Perhaps more damning, in September, the University of Denver — which Evans founded — released a scathing report that finds he created the conditions that led to the Sand Creek Massacre.
In Colorado Springs, we have a street and school, Irving Howbert Elementary, named for an early settler — and a Sand Creek soldier who steadfastly defended the attack as justified. In Trinidad we have Sopris Road, named after E.B. Sopris, also an unapologetic participant in the killing.
From southeast Colorado, we have Prowers County, named after local rancher John Wesley Prowers, who Chivington arrested as a precaution. He feared Prowers would alert the Indians to the militia's impending attack. They were probably right. His father-in-law, Long Bear, was a Cheyenne who was killed in the massacre.
Near the massacre site east of Eads, we have White Antelope Road, for a Cheyenne chief killed at Sand Creek. He had been to Washington D.C. the year before to meet with Abraham Lincoln. Another victim was Left Hand, whose name lingers in the creek that trickles from the foothills near Boulder. He was also called Niwot.
For the last two Novembers, I have traveled to Sand Creek, to feel the cold bite of dawn, to pinch the soil where this blood ran, to whiff the acrid scent of burning sage offered by the Cheyenne who return each year to remember. Last year, at the fairgrounds pavilion in Eads, I ate turkey provided all of us by local residents.
Sand Creek poses so many questions. Could American settlement occurred without these and the other grisly killings? What does it tell us about our wars today, our fears and hatreds? When revenge and punishment are the only answers, what does that gain us?
And how do you explain how individuals reacted differently? Chivington was an ardent abolitionist, and so was his one-time chief aide, Silas Soule, who in the run-up to the Civil War had conspired to free John Brown before his hanging at Harper's Ferry. But Soule objected strenuously against the impending attack of Sand Creek as unjustified, while Chivington called for blood to flow, be that of women and children.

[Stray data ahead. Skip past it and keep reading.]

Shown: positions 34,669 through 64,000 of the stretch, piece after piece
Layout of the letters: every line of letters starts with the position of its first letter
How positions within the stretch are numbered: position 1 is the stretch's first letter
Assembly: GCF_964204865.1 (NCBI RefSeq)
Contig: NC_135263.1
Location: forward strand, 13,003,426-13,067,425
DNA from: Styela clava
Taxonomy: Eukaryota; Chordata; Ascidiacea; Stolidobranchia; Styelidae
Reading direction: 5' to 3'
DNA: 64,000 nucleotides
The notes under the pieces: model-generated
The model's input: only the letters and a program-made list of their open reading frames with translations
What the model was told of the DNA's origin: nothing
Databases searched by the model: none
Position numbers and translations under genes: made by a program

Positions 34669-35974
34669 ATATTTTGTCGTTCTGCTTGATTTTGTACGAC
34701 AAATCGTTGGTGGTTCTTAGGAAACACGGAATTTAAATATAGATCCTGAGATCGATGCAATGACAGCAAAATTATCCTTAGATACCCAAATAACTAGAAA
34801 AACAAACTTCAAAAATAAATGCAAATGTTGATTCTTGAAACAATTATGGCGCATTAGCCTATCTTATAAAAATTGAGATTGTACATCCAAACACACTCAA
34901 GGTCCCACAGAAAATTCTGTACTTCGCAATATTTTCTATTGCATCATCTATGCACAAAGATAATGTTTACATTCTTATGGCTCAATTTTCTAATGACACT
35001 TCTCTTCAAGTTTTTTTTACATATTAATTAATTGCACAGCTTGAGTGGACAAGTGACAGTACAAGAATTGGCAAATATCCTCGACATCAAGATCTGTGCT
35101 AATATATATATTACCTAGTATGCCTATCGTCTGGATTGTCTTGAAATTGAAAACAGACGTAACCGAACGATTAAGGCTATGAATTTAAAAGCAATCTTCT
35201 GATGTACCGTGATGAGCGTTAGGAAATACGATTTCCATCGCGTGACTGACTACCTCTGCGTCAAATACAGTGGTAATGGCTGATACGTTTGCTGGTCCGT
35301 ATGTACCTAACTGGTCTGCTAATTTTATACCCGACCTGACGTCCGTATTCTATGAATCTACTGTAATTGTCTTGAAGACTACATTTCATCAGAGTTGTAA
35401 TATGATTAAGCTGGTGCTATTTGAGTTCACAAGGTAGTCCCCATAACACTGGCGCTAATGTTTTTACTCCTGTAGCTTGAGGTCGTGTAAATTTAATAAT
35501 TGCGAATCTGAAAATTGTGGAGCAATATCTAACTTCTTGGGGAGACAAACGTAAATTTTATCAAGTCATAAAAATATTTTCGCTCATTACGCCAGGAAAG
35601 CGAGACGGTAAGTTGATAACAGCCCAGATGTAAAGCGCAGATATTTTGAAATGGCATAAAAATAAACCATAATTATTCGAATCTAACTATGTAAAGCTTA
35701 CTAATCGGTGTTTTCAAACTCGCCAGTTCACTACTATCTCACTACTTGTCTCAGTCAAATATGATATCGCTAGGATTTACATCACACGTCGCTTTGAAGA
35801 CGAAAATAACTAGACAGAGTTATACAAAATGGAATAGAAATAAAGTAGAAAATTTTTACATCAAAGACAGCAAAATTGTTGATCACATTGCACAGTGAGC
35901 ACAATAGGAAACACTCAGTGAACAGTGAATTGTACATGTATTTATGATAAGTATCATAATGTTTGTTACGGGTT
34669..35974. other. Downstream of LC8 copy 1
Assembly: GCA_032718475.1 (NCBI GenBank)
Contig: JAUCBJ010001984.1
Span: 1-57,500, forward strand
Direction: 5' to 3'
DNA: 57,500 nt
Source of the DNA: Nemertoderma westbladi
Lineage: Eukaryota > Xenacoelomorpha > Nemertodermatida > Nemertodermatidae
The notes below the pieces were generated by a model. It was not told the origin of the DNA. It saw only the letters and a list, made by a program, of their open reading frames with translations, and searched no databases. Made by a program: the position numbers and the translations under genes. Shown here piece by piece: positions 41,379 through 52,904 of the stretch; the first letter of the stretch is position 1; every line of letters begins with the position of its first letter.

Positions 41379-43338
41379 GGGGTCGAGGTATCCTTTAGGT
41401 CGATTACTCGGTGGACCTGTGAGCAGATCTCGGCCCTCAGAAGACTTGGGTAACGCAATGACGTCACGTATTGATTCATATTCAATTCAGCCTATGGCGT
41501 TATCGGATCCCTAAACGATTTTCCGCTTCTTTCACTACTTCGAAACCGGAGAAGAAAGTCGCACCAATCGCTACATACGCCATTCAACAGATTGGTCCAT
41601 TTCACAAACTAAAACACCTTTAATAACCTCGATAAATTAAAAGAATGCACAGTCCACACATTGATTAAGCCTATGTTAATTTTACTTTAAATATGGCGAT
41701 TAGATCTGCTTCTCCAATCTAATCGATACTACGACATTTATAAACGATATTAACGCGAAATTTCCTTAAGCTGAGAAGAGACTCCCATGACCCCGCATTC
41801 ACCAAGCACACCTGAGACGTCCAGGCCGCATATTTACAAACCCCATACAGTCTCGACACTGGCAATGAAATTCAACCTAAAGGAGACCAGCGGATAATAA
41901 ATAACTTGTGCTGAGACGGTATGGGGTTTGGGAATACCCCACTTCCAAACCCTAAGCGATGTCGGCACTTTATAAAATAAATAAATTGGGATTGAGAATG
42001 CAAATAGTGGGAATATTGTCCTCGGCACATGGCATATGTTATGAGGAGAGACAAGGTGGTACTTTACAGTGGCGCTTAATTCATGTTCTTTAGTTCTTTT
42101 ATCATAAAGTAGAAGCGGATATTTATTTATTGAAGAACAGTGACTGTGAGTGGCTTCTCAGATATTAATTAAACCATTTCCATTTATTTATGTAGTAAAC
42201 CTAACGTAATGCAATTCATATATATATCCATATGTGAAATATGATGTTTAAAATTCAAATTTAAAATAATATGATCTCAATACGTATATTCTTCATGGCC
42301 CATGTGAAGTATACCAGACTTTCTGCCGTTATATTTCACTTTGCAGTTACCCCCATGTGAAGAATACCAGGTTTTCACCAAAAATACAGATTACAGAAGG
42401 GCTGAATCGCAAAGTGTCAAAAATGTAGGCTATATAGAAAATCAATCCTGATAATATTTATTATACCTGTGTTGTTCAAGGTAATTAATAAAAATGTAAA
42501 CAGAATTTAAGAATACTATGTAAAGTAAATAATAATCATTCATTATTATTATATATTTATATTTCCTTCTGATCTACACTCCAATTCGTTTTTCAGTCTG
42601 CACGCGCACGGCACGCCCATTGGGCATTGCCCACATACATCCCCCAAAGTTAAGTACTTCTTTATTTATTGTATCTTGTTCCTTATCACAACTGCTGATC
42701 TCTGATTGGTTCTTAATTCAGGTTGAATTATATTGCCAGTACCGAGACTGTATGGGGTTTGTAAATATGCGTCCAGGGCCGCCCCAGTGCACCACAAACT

Jeff C. Campbell, an independent historical investigator who lives near Sand Creek, says the difference was that Soule and Wynkoop, who had also tried to look for avenues to peace, had spent time with the Indians. Doing so was an epiphany, seeing them as people. "They understood them as human beings," he says.
Silas Soule died soon after Sand Creek. After testifying against Chivington, he was killed one night in April 1865 in Denver, possibly as retribution for his testimony. In 2012, a plaque was erected on the building at the corner of 15th and Arapahoe to designate the location of his death. He is buried in Riverside Cemetery, along the South Platte River.
Black Kettle was another would-be agent of peace. He had imperfectly tried to lead the Cheyenne whom he influenced to figure out a way to accommodate themselves to the vast changes underway on the Great Plains. At Sand Creek, as the cavalry prepared to attack, he had ran from his lodge and hoisted an American flag while assuring his followers that they would not be harmed. Somehow he survived Sand Creek and rescued his wife, who had been shot several times, but also survived.
Together, they died almost four years to the day later at an encampment along the Washita River in Oklahoma. Leading the attack was Gen. George Custer.
My own small proposal to effect healing involves remembering Silas Soule and Black Kettle. With our highway names, we remember Gerald Ford through Vail, Ronald Reagan through Colorado Springs, and the 10th Mountain Division from Minturn to Leadville.
Might Colorado do something similar, but recognizing the agents of peace, putting the names of Black Kettle and Silas Soule on U.S. 287?
That highway passes near the massacre site and through Eads, continuing to Denver as Colfax Avenue. At Federal Boulevard it strikes north into Wyoming. Once in Wyoming, a portion of 287 is called the Sand Creek Massacre Memorial Trail on its way to the Wind River Reservation.
Waging peace is such a difficult process. That's the most vivid lesson that emerges from the atrocities and injustice of Sand Creek.
This essay appeared first in the Colorado Independent. Allen Best is a fourth-generation Coloradan who reports on water, energy and other issues in Colorado, the Great Plains and the Intermountain West. He blogs at mountaintownnews.net.